Background & aims: The intestinal lamina propria has traditionally been viewed as the effector site of mucosal immune responses. However, this view has been challenged with the identification, in the murine lamina propria, of an in situ class switch DNA recombination pathway to IgA. In this study, we tested the hypothesis that in situ class switching occurs in the human lamina propria.
Methods: Immunohistochemistry was used to analyze tissue microenvironments and RT-PCR to look for molecular evidence of Ig class switching and to track clonally related cells of B lineage.
Results: We found no evidence of proliferation of either lamina propria CD20+ or CD19+ cells or evidence of activation-induced cytidine deaminase mRNA expression outside the organized gut-associated lymphoid tissue, although I alpha-C alpha immunoglobulin germ-line gene transcript expression could be identified in the lamina propria. We identified clonally related cells, including IgA and IgM isotype-switched variants, in multiple samples known to be free of activation-induced cytidine deaminase, organized lymphoid tissue, or cellular proliferation. For 4 groups of cells, the patterns of somatic mutations on the rearranged IgV(H)5 gene segment were more similar between cells from distant sites than from their immediate neighbors, implying dissemination of cells from a common set of precursors.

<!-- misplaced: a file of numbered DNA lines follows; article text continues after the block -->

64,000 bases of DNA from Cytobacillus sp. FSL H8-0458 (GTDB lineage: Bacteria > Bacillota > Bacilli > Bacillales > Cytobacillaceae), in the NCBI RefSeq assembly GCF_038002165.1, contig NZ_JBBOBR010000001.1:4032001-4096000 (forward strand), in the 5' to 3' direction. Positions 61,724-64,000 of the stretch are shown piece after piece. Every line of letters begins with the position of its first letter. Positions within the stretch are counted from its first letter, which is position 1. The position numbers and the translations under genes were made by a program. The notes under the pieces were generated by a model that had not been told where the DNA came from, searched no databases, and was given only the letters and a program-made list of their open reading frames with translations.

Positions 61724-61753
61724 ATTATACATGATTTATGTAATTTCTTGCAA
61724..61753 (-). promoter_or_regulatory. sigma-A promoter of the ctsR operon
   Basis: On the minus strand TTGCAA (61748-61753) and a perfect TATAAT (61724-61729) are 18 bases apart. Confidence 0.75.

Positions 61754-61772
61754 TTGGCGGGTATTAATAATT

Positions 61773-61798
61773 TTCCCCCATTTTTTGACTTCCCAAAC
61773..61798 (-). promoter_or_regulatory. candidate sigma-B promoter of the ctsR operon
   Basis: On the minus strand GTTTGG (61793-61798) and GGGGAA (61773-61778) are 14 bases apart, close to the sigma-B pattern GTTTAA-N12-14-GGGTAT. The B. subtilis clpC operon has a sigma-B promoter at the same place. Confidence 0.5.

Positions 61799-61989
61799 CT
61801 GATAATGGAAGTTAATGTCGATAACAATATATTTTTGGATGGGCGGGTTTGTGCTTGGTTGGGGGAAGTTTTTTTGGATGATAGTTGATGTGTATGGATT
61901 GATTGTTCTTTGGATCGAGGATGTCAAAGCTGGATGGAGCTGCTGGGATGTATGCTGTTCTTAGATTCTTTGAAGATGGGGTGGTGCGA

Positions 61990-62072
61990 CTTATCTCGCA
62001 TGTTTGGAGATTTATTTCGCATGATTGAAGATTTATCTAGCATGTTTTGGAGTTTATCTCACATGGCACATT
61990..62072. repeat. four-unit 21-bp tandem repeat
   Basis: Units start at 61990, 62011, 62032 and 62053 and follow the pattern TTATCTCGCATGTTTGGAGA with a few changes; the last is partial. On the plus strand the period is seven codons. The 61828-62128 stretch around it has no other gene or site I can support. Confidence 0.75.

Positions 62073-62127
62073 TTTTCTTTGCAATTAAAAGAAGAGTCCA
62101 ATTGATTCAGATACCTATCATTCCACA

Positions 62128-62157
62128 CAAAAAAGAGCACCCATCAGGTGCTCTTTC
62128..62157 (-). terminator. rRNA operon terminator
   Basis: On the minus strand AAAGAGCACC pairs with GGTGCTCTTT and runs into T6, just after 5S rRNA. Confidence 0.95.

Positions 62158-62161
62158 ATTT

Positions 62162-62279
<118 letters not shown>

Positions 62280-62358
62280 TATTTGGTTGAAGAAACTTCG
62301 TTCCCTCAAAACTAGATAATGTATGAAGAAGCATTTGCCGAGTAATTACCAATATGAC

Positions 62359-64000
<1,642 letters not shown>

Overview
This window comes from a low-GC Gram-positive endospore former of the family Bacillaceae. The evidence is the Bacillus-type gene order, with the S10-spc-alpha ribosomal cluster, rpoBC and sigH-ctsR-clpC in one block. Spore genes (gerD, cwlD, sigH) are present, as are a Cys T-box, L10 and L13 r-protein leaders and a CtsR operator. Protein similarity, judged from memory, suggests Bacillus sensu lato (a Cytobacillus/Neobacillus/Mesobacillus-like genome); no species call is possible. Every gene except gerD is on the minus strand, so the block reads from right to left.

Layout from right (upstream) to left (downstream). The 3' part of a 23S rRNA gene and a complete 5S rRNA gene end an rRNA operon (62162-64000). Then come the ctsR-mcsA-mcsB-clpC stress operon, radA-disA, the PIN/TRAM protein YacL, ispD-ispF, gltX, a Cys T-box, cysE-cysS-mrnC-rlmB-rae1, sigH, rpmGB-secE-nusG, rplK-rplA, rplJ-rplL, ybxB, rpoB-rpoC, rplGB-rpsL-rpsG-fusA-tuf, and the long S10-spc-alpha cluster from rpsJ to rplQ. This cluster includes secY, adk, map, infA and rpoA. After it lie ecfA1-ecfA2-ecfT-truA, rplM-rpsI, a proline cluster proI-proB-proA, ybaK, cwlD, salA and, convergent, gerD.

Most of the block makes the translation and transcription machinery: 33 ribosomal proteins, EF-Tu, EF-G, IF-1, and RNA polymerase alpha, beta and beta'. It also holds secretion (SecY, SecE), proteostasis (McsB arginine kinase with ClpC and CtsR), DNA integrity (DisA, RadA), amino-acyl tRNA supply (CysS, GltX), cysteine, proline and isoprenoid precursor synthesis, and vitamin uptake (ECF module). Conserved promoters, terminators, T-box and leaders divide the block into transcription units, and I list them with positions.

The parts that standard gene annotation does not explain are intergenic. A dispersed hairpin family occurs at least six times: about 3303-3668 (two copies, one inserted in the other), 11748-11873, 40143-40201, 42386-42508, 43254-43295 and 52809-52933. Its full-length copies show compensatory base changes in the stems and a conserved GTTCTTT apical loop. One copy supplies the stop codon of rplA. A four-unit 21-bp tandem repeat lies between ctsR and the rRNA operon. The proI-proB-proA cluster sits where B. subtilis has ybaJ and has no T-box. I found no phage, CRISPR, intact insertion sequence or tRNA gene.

Conclusions: Our data are inconsistent with a model in which precursors of human IgA-secreting plasma cells are induced or expanded in the lamina propria. The human lamina propria is therefore likely to solely be an effector site of intestinal secretory IgA responses that originate from the organized gut-associated lymphoid tissues.